The native of the Dominican Republic hit the ground running immediately for Washington and was one of the main pieces behind the team dominating the West, winning the division by nine games. 

Named as a Frontier All-Star a year ago and finishing with 40 multi-hit games, Lagrange slashed .346/.396/.490, had 27 doubles and drove in 62 runs – the most of any Wild Things player, minus Anthony Brocato, who joined the team late in the year from the Florence Y’alls – along with 125 hits in all, which tied a 17-year-old club record. 

He re-signed with the team in March after opting to stay sharp in the offseason by playing in the Mexican Pacific Winter League, where he won a league title with Caneros de los Mochis and had 15 RBIs in 31 games. 

Lagrange will aim to help do the same for the Wild Things, who will be trying to end a long championship drought in the Frontier dating back to 1997, when they last won the Championship Series as the Canton Crocodiles.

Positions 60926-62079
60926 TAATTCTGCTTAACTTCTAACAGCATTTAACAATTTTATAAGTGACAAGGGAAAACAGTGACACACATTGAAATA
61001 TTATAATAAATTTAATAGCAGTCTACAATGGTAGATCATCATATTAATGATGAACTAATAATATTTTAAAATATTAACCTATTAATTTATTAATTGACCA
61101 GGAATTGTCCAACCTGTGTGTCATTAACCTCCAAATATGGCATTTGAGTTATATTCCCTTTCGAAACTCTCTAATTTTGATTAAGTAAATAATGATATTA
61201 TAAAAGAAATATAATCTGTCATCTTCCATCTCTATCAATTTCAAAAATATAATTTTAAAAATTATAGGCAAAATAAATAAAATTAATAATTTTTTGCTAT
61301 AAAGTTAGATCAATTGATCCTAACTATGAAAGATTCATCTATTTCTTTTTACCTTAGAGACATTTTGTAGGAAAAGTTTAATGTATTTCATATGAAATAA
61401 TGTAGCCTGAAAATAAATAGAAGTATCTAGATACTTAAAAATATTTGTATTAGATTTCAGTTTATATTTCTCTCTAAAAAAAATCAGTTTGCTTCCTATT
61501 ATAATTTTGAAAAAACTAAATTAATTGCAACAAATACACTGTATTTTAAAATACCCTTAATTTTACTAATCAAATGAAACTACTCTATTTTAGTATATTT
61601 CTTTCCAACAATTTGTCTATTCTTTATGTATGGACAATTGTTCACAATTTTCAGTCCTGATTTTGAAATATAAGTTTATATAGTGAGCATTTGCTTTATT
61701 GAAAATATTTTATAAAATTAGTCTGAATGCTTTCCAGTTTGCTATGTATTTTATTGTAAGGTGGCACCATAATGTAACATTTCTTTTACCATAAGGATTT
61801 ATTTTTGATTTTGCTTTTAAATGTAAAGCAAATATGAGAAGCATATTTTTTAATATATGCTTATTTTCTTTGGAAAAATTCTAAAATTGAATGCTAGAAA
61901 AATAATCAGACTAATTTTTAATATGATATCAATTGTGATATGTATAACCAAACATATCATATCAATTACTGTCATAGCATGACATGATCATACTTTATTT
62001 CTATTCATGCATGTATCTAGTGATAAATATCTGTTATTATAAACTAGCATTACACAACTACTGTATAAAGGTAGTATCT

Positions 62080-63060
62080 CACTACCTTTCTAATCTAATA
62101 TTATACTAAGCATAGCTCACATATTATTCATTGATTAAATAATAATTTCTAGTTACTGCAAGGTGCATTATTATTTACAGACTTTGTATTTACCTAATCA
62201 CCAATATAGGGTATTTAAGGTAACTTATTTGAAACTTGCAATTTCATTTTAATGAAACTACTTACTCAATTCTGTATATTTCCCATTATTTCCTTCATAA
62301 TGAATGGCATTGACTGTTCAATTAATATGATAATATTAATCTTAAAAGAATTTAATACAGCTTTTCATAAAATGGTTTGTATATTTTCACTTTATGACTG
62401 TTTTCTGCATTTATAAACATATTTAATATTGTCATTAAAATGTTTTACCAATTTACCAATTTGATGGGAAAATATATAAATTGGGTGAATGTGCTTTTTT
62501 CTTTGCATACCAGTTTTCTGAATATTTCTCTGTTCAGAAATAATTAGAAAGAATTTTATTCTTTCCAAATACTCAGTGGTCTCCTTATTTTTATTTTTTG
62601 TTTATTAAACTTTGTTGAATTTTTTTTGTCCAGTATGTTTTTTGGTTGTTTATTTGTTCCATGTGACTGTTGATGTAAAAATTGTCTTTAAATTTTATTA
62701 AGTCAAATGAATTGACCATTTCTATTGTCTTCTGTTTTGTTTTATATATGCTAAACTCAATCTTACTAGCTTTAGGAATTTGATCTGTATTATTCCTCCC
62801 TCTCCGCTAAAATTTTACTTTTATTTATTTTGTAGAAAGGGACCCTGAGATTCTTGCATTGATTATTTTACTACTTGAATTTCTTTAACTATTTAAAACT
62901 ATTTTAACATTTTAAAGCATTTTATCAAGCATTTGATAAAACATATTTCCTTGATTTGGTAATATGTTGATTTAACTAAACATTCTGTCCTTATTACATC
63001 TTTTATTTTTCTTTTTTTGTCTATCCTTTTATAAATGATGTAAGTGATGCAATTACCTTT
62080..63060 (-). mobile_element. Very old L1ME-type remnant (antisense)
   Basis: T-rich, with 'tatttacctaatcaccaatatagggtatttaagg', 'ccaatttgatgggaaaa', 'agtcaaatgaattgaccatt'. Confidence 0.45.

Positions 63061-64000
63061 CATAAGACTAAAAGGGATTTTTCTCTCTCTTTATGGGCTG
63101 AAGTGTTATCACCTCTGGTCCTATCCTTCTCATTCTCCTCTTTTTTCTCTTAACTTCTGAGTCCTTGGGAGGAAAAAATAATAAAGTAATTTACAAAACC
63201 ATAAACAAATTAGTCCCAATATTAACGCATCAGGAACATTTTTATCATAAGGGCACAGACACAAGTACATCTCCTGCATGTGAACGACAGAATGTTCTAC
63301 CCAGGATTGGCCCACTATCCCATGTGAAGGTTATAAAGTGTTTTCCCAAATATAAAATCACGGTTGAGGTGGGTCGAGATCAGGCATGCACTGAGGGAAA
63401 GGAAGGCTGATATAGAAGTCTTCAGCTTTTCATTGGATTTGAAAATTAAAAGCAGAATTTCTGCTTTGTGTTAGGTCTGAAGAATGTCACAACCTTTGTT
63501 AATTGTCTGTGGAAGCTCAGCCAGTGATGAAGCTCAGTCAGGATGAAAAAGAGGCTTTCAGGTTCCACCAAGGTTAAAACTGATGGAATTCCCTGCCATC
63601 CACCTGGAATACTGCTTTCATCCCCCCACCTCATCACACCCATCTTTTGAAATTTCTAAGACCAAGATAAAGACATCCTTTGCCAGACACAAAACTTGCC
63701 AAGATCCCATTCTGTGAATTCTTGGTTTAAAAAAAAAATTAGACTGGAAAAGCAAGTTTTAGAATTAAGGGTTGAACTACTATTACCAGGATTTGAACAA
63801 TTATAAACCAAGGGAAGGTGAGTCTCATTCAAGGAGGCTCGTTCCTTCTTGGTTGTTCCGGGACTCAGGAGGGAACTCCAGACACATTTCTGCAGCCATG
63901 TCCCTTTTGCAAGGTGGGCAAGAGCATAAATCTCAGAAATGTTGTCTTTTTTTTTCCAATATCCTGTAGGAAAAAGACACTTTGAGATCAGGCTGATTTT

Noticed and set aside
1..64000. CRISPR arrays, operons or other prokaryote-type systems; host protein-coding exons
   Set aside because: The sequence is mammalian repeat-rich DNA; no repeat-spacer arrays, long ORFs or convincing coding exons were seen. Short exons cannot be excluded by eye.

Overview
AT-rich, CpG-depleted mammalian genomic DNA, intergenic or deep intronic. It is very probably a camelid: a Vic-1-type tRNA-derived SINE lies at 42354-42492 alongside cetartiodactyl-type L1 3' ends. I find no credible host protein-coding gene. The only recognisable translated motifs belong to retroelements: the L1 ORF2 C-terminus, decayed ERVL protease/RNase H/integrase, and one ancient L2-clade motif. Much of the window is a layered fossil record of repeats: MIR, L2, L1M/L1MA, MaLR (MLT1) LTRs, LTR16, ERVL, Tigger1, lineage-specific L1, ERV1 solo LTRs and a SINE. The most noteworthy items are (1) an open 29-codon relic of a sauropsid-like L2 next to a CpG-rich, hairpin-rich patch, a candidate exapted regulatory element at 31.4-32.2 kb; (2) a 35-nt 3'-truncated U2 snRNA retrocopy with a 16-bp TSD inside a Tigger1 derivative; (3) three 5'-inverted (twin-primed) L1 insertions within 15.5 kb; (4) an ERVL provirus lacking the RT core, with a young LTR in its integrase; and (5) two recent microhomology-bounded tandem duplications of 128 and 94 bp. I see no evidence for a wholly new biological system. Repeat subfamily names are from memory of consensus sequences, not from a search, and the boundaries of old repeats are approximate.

Dakota Phillips, C, Evansville Otters

Now in his fourth year with Evansville, Phillips has steadily improved each season that he’s been with the Otters (2019 and 2021-2022), and last year was a breakout campaign.

He was named the West Division’s starting catcher for the Frontier All-Star Game, though he was unable to play due to a midseason hand injury that sidelined him for many of the Otters’ remaining games. 

It’s a shame, too, as the native Texan and 27-year-old backstop batted .313 in 42 games and was on pace to shatter his previous Frontier bests in numerous offensive categories, including home runs (11 in 2022, 12 career high), RBIs (37 in 2022, 45 career high) and total hits (45 in 2022, 66 career high). 

His return to Evansville was confirmed in March, and he’ll now aim to try and kick things back up where he left off, whereas the Otters, who actually had one of the lowest team batting averages in the league last season at just .257, will hope to get a full year of games out of Phillips at the same pace (or better) he was rolling on in 2022, before injury woes struck and forced them to adjust without him.